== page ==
'Falling Skies' season 4 finale: Showrunner David Eick answers your burning questions

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Image Credit: James Dittiger/TNT

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Why did you decide to have Lexi ultimately side with her human family, rather than use her powers for the Espheni’s cause?
It just seemed like the show’s always been about family first. I said when I was initially meeting with everybody about it, “It’s a family drama writ large.” Before you say it’s sci-fi, before you say adventure, before you say action show, you say family drama, and it all emerges from there. So I feel like for Tom and Anne to have this daughter, I didn’t mind putting them through hell and punishing the characters as ruthlessly as I could possibly think of, but I certainly felt that in the end we should continue to believe that family is the most important and most critical weapon and sort of ideal that fuels the show and Tom Mason. I just didn’t want to see their daughter turn out to be something profoundly evil. She can make mistakes — she even killed somebody. But in the end, she opts for a choice that serves our larger theme of family.

What happened to Mira, the reeducation camp girl? Was she still alive on the ship when Lexi flew it into the Espheni power core?
I gotta imagine so. You didn’t really see her except that she sort of scooted away. From my standpoint, because she was on that ship when the ship completely immolated, we’ve gotta assume that Mira is no more.

Let’s talk about another character death — why did you decide to kill off Lourdes and kill her in that way?
Lourdes seemed perfect because she’s likable, and also because between the eye worms from season 3 and her assassination of the president to her shifting to Lexi’s side, clearly the character had a bit of a screw loose or a bit of a weak constitution when it came to influence, so I guess on that level she seemed like a fun one to kill too.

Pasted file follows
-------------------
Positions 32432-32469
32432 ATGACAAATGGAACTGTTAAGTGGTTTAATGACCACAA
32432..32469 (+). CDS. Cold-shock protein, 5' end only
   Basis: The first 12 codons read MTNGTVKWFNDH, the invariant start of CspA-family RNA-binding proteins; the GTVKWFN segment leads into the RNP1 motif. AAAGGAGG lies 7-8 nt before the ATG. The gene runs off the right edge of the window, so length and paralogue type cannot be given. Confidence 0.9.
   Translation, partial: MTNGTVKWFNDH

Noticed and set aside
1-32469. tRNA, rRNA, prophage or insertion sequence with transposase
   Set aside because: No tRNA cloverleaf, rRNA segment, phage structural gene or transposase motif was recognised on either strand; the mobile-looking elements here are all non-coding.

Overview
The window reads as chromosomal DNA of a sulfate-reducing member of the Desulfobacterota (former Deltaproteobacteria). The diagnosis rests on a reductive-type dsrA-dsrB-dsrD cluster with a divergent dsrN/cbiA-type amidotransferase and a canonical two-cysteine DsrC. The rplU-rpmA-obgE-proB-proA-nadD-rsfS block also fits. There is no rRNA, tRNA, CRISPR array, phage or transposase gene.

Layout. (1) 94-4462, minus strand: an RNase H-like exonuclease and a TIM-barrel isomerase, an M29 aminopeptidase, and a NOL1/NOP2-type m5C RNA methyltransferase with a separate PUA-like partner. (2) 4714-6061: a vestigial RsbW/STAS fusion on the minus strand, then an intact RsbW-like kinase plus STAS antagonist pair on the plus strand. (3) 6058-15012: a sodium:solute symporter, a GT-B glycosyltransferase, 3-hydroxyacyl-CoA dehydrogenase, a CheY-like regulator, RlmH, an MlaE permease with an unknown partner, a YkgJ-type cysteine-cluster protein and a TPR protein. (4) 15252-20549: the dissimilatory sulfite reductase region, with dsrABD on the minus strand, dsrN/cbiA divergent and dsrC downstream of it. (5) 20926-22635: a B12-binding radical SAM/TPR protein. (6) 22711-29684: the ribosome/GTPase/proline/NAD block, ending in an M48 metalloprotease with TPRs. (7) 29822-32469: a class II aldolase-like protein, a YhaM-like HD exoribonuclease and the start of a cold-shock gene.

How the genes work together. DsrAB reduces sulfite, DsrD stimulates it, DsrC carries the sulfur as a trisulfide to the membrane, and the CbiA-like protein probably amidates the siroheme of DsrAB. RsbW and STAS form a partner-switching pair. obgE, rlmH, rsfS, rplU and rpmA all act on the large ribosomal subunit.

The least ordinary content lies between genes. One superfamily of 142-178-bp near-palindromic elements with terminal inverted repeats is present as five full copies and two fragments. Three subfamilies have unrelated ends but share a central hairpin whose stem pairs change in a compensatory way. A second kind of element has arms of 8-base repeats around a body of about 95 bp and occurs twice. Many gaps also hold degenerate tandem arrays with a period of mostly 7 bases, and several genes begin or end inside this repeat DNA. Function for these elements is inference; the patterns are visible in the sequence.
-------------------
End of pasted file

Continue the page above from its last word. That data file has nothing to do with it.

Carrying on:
[Seychelle Gabriel] and I had a number of discussions about it, and of course she was upset and not happy ’cause she really loved doing the show. The most important thing for me was to make sure she knew it wasn’t a cliche of “you’re killing off characters because you don’t like the actor.” She was really one of my favorites in the cast. It was really hard. I can think of a thousand things I would have loved to do with Lourdes, but on the other hand, if all you do is kill extras, no one cares after a while.

I know before Lourdes’ death, the show was getting some criticism that all the main characters in this ensemble cast seemed indestructible, that the Masons especially were escaping death too easily again and again.
I wasn’t aware that that was a criticism, but to me, it seemed natural and obvious that when you’re doing a war show, you gotta every year basically pick somebody and kill them. In sci-fi, in a war drama certainly, if you don’t kill somebody meaningful and important from time to time, it starts to ring a little hollow. Certainly everyone involved in making an ensemble show with any kind of violence, anybody who saw the “Red Wedding” episode of Game of Thrones was inspired by that.

Fans are still waiting to learn why the Espheni really invaded. Is the answer to that question pretty much the same as it was when former showrunner Remi Aubuchon left the show, or have you expanded on it at all?
Remi and I know each other. Remi was involved in co-creating Caprica. So he and I have actually created a show together, and we spend a lot of time together. I had several conversations with him about the show and about that question. I would say we’ve taken the essence of the idea that was there from the beginning about what motivated the Espheni to invade, and we’ve now not just added to it, but reformulated the show to support a more specific take on the original idea, which is what any show would do as you got closer and closer to the end. You have an idea of how it ends, but you start lining up the specifics and making little tweaks and changes and asking, “What if this was really the secret reason behind the reason?” All kinds of subtext and layers can come into play, which is fun, and which I think the audience is sort of expecting. If if we just said, “They need our water,” the audience would say, “Bullsh–.”

What other teases can you give us about why fans should be excited for season 5?
The tease I will leave them with is that whatever reason they think is behind the Espheni’s invasion is absolutely wrong. And I’m really excited about the depths that we’re going to explore in the culture of the Espheni this coming final season.

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